Cycling facilities in Australia come in a wide range of shapes and styles, from shared-use paths to on-road infrastructure like bike lanes.
In many communities across the country riders can access multi-use paths - as well as an ever-expanding network of on-road bike facilities for getting to and around important regional centres. Shared use paths offer car-free space to ride (though you'll usually share with pedestrians, hence the name), and in some cases take advantage of old rail corridors or other direct routes which connect quickly, easily, and with fewer hills*
When riding on the road, it's generally recommended to favour roads with fewer cars and slower traffic speeds, such as residential streets - it may not always be the most direct, but it will be much more comfortable and may be more interesting as well! If you can't avoid riding on roads with speeds below 50kph to favour those with bike lanes or other dedicated infrastructure (if possible).
If you're unsure of how to navigate your city's streets and finding the most comfortable routes for riding, see if your local community has a bike-specific map or consult Google Maps' bicycle route feature. You can always ask a friend who rides a bike, or visit your local bike shop for guidance as well.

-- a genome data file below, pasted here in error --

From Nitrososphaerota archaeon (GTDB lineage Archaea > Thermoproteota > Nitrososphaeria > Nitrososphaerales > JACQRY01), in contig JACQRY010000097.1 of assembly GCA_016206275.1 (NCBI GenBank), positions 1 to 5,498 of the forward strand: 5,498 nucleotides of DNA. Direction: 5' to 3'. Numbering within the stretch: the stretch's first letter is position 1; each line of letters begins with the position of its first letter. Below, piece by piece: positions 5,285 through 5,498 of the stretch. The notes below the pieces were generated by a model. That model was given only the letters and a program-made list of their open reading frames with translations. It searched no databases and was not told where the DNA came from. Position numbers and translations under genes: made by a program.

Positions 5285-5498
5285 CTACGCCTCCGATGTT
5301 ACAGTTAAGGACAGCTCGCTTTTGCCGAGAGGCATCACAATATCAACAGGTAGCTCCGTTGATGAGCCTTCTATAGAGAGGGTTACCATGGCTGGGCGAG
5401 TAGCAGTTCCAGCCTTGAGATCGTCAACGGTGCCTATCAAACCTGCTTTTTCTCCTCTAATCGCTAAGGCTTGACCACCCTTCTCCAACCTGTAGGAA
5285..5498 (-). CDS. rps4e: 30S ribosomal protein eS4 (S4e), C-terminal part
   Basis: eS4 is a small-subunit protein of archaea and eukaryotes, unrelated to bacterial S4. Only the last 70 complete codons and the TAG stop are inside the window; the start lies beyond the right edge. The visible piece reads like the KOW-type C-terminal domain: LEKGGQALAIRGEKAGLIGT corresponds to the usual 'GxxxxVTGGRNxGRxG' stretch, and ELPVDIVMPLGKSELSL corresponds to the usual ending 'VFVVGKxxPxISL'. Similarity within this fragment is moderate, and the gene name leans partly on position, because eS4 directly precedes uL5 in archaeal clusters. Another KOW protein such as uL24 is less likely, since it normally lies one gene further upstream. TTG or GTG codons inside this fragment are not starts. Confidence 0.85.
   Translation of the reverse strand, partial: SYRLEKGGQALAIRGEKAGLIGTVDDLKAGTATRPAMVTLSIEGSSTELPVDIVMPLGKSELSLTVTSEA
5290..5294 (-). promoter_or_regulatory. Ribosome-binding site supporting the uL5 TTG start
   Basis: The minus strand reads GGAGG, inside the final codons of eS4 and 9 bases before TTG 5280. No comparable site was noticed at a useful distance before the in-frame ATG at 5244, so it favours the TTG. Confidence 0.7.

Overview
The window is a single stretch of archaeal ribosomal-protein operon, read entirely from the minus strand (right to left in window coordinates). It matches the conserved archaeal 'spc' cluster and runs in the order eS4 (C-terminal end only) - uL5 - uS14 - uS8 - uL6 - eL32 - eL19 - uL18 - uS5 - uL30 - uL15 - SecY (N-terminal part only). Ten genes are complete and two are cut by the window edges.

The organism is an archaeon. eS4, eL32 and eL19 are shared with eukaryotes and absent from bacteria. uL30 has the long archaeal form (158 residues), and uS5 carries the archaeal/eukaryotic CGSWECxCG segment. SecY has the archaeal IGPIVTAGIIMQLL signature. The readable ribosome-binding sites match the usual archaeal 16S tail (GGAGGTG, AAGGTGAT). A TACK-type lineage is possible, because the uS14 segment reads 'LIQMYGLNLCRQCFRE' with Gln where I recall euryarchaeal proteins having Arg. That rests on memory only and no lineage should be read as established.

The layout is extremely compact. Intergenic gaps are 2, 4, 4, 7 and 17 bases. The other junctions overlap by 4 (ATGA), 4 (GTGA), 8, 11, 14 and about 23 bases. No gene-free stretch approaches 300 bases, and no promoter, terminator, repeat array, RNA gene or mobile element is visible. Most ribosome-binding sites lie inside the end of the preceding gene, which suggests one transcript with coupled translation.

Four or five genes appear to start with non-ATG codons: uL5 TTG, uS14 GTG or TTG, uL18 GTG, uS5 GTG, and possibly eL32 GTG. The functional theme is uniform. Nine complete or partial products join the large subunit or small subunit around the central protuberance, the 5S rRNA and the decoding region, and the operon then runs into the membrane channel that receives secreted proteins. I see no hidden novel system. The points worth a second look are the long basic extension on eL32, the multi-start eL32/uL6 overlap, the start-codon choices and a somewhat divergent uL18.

Find a comfortable place to ride - we like to suggest looking for one of the following:
There are many group rides put on by various organisations (advocates, clubs, and and bike shops) throughout the year all across the country. These rides vary in terms of difficulty (beginner to advanced) and geography (city centre to the outer areas of the region). We can't list them all here, but with a bit of searching it's likely you'll find a group that fits you. And if you don't, then maybe it's time to start a new group!
For additional information on cycling in your area check out your local government website.
Make sure to log your ride and earn a badge!